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Youth is a Gold
From the Gate City of the South and the Birthplace of O. Henry
Real Study Pays Big
GREENSBORO HIGH SCHOOL, GREENSBORO, N. C., DECEMBER 4, 1924
THE SENIORS CELEBRATE
THANKSGIVING WITH AN
Room 107 Presents “The Courtship of
Miles Standish”—Students Dis
MISS BECKWITH WAS IN CHARGE
A Thanksgiving program consisting of
talks and songs, and two scenes from
“The Courtship of Miles Standish,” was
given in Chapel November 25 and 26 by
members of Room 107.
After the assembly had sung the Star
Spangled Banner, Winona Roberson,
who i:)resided, read the Scripture lesson,
the hundredth Psalm, and led in the
Arthur Davant in giving a history of
Thanksgiving Day spoke of the hard
times of the Pilgrims, of harvest time
coming at last, and of Governor Wil
liam Bradford’s setting aside a day for
giving thanks to God. He mentioned the
fact that Washington and Jelferson had
set a day, but that it was Lincoln who
established the precedent; that other
countries had attempted it, but that it
was America who successfully started it.
“When this day comes,” said the
speaker, “we have many things to be
thankful for. If doubts, bitterness, and
lack of understanding assail us, we are
apt to resent the joy of those around us.
It takes a big spirit to smile upon the
happiness of others. The Pilgrims, used
to the comforts of English life, looking
ahead to a hard winter, dared to thank
God with humility.”
A hymn, “Come, Ye Thankful Peo
ple, Come,” was led by Mr. Gildersleeve.
Virginia Jackson, the next speaker on
the program, talked on “Why America
should be thankful.”
“When I was asked to say a few
things that we should be thankful for,
I thought of so many, that I hardly
knew which ones would be best to dis
cuss here. Do we ever stop to think that
America is the freest, most prosperous,
most peaceful nation in the world, the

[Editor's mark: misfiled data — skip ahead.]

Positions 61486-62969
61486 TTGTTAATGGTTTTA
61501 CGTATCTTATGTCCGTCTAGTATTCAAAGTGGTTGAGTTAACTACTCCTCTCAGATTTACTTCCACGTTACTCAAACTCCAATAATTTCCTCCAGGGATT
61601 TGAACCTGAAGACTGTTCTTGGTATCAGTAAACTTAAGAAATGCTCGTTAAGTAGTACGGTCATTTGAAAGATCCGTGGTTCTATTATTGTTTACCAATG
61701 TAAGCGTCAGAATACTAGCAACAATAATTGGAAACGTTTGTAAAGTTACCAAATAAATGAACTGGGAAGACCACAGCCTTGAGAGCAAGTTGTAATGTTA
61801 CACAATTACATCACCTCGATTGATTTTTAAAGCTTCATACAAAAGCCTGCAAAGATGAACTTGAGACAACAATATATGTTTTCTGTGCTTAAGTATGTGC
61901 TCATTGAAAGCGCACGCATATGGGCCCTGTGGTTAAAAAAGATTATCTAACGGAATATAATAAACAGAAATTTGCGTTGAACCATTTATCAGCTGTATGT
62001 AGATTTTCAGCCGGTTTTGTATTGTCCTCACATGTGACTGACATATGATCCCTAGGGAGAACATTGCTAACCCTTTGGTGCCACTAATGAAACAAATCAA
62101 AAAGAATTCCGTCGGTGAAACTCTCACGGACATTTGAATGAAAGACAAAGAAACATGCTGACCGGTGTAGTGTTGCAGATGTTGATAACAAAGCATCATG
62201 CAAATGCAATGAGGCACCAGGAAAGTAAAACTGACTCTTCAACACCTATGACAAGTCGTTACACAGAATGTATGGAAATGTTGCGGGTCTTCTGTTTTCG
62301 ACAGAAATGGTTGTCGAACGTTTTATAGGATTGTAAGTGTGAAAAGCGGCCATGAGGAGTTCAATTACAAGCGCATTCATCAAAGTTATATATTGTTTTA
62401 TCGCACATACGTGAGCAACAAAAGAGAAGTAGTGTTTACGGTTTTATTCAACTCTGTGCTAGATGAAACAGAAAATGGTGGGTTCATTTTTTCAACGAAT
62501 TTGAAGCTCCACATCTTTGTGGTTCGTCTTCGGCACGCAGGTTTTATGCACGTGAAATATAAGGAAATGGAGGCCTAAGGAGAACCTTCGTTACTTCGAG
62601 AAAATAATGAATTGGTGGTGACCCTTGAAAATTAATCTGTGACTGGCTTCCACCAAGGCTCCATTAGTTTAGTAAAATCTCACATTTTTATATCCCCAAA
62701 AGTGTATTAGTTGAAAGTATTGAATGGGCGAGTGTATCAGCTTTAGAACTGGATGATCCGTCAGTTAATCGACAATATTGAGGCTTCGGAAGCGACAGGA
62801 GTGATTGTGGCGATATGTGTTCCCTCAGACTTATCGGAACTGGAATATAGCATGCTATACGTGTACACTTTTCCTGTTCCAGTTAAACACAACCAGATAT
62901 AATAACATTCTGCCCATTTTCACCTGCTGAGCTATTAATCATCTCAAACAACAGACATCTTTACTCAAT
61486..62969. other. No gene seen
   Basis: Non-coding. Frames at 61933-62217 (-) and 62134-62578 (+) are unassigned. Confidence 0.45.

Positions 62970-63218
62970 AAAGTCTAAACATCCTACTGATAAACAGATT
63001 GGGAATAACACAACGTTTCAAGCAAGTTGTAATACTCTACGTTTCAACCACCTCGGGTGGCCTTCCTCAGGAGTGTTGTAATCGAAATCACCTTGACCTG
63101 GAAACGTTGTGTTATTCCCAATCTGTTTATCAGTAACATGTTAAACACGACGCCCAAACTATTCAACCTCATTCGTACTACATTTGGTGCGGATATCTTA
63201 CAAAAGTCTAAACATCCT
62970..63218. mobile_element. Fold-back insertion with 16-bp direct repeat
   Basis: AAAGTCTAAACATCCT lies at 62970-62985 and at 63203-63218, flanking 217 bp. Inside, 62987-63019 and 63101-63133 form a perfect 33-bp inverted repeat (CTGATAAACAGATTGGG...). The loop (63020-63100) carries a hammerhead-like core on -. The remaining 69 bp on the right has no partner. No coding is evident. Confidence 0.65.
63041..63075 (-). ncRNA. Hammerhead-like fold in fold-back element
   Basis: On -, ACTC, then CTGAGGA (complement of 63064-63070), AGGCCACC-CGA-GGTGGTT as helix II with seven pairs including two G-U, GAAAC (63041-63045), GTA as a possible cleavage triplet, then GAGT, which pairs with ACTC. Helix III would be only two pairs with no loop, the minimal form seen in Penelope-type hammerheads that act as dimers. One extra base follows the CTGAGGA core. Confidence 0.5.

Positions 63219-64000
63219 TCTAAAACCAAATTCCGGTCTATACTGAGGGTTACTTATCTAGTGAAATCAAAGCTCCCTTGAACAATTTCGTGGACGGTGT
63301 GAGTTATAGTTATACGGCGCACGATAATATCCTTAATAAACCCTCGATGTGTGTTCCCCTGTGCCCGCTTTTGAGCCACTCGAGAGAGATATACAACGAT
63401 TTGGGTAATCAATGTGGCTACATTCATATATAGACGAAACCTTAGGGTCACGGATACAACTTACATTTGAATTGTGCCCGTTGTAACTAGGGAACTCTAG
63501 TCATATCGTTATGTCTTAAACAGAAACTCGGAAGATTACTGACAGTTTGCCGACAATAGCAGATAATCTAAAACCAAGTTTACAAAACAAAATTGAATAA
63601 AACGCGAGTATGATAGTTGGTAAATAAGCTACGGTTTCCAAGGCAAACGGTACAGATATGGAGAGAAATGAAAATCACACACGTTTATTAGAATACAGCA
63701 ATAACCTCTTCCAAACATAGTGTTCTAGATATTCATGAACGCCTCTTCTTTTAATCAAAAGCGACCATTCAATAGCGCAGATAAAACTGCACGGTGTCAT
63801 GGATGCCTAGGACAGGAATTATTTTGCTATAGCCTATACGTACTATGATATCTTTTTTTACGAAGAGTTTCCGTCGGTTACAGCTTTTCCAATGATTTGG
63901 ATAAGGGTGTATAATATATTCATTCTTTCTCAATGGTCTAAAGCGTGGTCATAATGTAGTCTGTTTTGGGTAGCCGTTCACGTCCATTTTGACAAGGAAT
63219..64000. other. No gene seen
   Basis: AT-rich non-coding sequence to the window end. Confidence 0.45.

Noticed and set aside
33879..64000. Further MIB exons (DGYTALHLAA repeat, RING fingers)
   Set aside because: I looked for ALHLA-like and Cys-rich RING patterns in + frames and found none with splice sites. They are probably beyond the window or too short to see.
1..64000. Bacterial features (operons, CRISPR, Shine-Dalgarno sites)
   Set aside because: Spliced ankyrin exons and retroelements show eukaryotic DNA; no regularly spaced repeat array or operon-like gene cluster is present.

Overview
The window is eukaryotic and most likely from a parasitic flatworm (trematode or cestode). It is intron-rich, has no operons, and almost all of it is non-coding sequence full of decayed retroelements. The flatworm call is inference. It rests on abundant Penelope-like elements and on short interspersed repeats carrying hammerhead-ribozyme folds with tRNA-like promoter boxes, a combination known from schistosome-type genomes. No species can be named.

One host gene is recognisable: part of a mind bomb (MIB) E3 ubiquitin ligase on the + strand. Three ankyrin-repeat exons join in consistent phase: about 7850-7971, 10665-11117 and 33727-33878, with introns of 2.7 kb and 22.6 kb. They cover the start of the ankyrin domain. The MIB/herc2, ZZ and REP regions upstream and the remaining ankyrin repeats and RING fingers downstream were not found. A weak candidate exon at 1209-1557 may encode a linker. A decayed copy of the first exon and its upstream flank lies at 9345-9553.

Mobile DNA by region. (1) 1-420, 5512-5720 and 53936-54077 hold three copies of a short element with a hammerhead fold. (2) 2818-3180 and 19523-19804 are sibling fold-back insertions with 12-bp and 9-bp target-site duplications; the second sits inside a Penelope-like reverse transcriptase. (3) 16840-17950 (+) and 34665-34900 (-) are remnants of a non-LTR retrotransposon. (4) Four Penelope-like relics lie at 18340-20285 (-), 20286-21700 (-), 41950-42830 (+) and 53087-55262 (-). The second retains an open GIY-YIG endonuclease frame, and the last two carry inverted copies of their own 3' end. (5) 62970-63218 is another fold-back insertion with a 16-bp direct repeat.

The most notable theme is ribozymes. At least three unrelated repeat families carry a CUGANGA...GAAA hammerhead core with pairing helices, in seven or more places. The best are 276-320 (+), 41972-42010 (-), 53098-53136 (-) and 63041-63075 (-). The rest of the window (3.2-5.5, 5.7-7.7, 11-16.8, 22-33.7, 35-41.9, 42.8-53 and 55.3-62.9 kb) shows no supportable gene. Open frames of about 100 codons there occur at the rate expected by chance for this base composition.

land of opportunity. We have freedom
of speech, of the press, and of assem
bly. I hadn’t ever thought that we are
(Continued on page five)
P. T. A. INVITATION
School life with us is more than
The text is only part;
Our school, at best, is a training
For head and hand and heart.
We hike, debate, play basketball.
Write news, stage plays, and
Have language clubs and annual
To chapel, speakers bring—
On Friday night—the fifth, you
At eight by castle clock
We plan to stage as best we can
Our active life—in stock—
Please come to see what school is
In nineteen twenty-four—
All mothers bring the dads along
We promise not to bore.
SPEAKS TO STATE DEANS
She Explains the Significance of the
Work of the Deans to
LINDSAY STREET SCHOOL
Session Room Three Presents Tableau
Showing Thanksgiving Celebrations
by Romans, Jews and Old English.
On Wednesday, November 24, the
Freshmen at Lindsay Street School were
treated to an exceptionally enjoyable
Thanksgiving program, presented by
session room number 3, under the lead
ership of Miss Daisy Anderson, the ses
sion room teacher. Harry Gump pre
sided. The audience sang “The Star
Spangled Banner” and “Come Ye
Thankful People, Come,” led by Mr.
Gildersleeve. Following this Mary Lyon
Leak read the Scripture lesson and led
the assembly in prayer. Three very
vivid tableaux were presented by the
class, the first depicting the way
Thanksgiving was celebrated in tbe days
of Greece and Rome, the great Jewish
feast and the old Harvest-Home in Eng
land. The second scene represented
the Thanksgiving festival held by tbe
Indians, and tbe story of the Puritan
Fathers of old. In the third tableau,
“History” recalled the first Thanksgiv
ing Day celebrated by the Puritans, and
revealed to the Child the cause of
Thanksgiving in 1623 and how it has
been perpetuated as a national day to
give thanks to our Creator for the boun
tiful blessings. At tbe conclusion of the
tableaux, Carlton Wilder made a speech
on the “History and Spirit of Thanks
giving.” A pleasant surprise was fur
nished at the end of the program when
the fruit used in the tableau was pre